SAN FRANCISCO – Arizona’s ban on fetal tissue research was ruled unconstitutional Friday by a federal appeals court, wiping out the nation’s last surviving ban on such practices.
A three-judge panel of the 9th U.S. Circuit Court of Appeals said the 1984 Arizona statute was too vague for doctors to know what type of medical experimentation or scientific investigation on aborted fetuses was illegal. The judges followed decisions overturning similar laws in Utah, Louisiana and Illinois.
“Individuals must be given a reasonable opportunity to discern whether their conduct is proscribed so they can choose whether or not to comply with the law,” Judge Mary M. Schroeder wrote for the court.
Research on aborted fetuses has been growing in controversy since 1993, when a ban was lifted on federal money used to study them.
The University of Nebraska, Columbia University, Harvard University, Northwestern University, Rochester University and others have studied aborted fetuses.
Anti-abortion groups claim such research is unethical and provides justification for abortions. Researchers, however, hope to find ways of preventing brain injuries through studying fetal tissue, which may help regenerate tissue damaged by Alzheimer’s and Parkinson’s disease.
Arizona’s law was challenged by the New York-based Center for Reproductive Law and Policy in 1996 on behalf of four Parkinson’s disease patients. Because of the law, they were unable to receive transplants of fetal brain tissue. Two Arizona affiliates of Planned Parenthood later joined the lawsuit.
Studies suggest some fetal tissue transplants can produce dopamine, a substance in the brain that controls voluntary movement, and effectively treat Parkinson’s. It is a progressive neurological disorder stemming from a patient’s inability to produce the substance.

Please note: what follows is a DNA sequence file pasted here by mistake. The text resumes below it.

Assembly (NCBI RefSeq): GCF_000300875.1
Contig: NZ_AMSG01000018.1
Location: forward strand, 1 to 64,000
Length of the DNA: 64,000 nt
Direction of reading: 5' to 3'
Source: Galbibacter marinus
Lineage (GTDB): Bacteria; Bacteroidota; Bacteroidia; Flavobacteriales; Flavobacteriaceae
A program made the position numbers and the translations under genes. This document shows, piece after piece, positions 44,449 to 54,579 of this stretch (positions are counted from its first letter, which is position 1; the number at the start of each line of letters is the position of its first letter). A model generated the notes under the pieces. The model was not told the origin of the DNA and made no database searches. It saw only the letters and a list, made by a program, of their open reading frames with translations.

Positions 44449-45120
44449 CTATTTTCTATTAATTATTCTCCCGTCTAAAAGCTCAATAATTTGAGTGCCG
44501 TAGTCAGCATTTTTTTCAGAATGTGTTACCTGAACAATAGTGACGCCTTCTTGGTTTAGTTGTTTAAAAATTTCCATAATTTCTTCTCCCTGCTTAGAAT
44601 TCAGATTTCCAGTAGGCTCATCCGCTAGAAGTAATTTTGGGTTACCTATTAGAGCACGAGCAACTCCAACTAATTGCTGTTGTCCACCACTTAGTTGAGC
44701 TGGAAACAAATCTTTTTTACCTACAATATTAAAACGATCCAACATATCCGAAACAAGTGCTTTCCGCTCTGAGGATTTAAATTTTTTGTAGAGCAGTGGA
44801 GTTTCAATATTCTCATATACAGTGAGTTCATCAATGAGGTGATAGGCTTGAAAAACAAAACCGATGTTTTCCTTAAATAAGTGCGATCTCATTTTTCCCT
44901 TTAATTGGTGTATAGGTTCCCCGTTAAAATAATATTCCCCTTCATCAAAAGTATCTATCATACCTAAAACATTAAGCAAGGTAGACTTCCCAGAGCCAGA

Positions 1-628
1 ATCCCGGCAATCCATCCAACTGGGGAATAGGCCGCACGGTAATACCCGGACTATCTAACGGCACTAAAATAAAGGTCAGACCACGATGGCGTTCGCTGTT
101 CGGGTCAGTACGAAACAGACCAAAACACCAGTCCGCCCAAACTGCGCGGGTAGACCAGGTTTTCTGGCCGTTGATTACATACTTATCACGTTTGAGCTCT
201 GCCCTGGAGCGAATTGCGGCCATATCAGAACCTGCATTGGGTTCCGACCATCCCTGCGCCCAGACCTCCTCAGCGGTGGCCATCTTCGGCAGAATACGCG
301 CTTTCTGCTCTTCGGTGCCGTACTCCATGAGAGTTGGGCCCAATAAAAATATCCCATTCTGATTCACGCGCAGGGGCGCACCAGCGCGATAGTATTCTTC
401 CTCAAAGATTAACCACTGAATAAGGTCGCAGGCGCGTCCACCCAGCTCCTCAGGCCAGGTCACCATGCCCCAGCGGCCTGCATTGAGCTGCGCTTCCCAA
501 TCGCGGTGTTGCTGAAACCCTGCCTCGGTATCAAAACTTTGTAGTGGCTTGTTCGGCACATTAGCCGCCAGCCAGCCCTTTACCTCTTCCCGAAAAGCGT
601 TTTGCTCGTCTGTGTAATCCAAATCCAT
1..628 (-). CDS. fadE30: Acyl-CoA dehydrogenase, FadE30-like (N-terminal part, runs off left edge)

“There are not any more laws that ban medical experimentation or investigation of fetal tissue,” said Bebe J. Anderson, an attorney for the Center for Reproductive Law and Policy.
Arizona’s law barred the use of aborted fetal tissue or embryo for medical experimentation or scientific or medical investigation unless to perform a “routine pathological examination” or to diagnose a maternal or fetal condition that prompted the abortion.
Arizona Right to Life President John Jakubczyk said the law was not vague and should stand.
“We’ve got judges here making opinions about the statute, which is not vague in my opinion,” Jakubczyk said.
The state also maintained the statute was clear. It argued that a doctor could avoid violating the law, which carries an 18-month sentence, by not performing any tests or procedures on aborted fetuses.
“This argument ignores the exceptions built into the statute that creates the confusion,” Schroeder wrote.
Schroeder, in upholding Arizona’s U.S. District Court Judge William Browning’s similar decision in September, said the law was unclear whether a doctor would violate the statute by performing a DNA examination on an aborted fetus to test for paternity, or to diagnose a medical condition unrelated to the patient’s decision to have an abortion.
Lawyers in Arizona Attorney General Janet Napolitano’s office were reviewing the decision, spokeswoman Pati Urias said. She said the state was considering asking the court to review its decision.
She added Arizona may consider new legislation to circumvent the panel’s ruling.
In a concurring opinion, Judge Joseph T. Sneed was the only judge to address the issue of fetal tissue research, which he said could lead to new medical innovations.
While he agreed the law should be nullified because of its vagueness, he called Arizona’s ban unjustified and said “a pregnant woman has a right to be free from state interference with her choice to have an abortion.”
The case is Forbes vs. Napolitano, 99-17372.